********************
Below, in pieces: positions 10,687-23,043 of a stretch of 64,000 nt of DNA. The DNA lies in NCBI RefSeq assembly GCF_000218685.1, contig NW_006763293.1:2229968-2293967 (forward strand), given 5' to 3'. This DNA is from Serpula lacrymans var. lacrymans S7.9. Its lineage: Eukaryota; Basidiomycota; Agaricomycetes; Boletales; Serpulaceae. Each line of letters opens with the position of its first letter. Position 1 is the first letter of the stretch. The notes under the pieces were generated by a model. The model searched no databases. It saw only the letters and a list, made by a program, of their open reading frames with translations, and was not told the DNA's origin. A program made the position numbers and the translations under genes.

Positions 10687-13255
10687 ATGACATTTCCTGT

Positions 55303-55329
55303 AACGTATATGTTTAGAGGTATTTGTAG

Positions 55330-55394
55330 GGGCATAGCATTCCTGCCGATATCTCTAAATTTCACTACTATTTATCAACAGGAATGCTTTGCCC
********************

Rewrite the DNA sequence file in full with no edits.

Below, in pieces: positions 10,687-23,043 of a stretch of 64,000 nt of DNA. The DNA lies in NCBI RefSeq assembly GCF_000218685.1, contig NW_006763293.1:2229968-2293967 (forward strand), given 5' to 3'. This DNA is from Serpula lacrymans var. lacrymans S7.9. Its lineage: Eukaryota; Basidiomycota; Agaricomycetes; Boletales; Serpulaceae. Each line of letters opens with the position of its first letter. Position 1 is the first letter of the stretch. The notes under the pieces were generated by a model. The model searched no databases. It saw only the letters and a list, made by a program, of their open reading frames with translations, and was not told the DNA's origin. A program made the position numbers and the translations under genes.

Positions 10687-13255
10687 ATGACATTTCCTGT

Positions 55303-55329
55303 AACGTATATGTTTAGAGGTATTTGTAG

Positions 55330-55394
55330 GGGCATAGCATTCCTGCCGATATCTCTAAATTTCACTACTATTTATCAACAGGAATGCTTTGCCC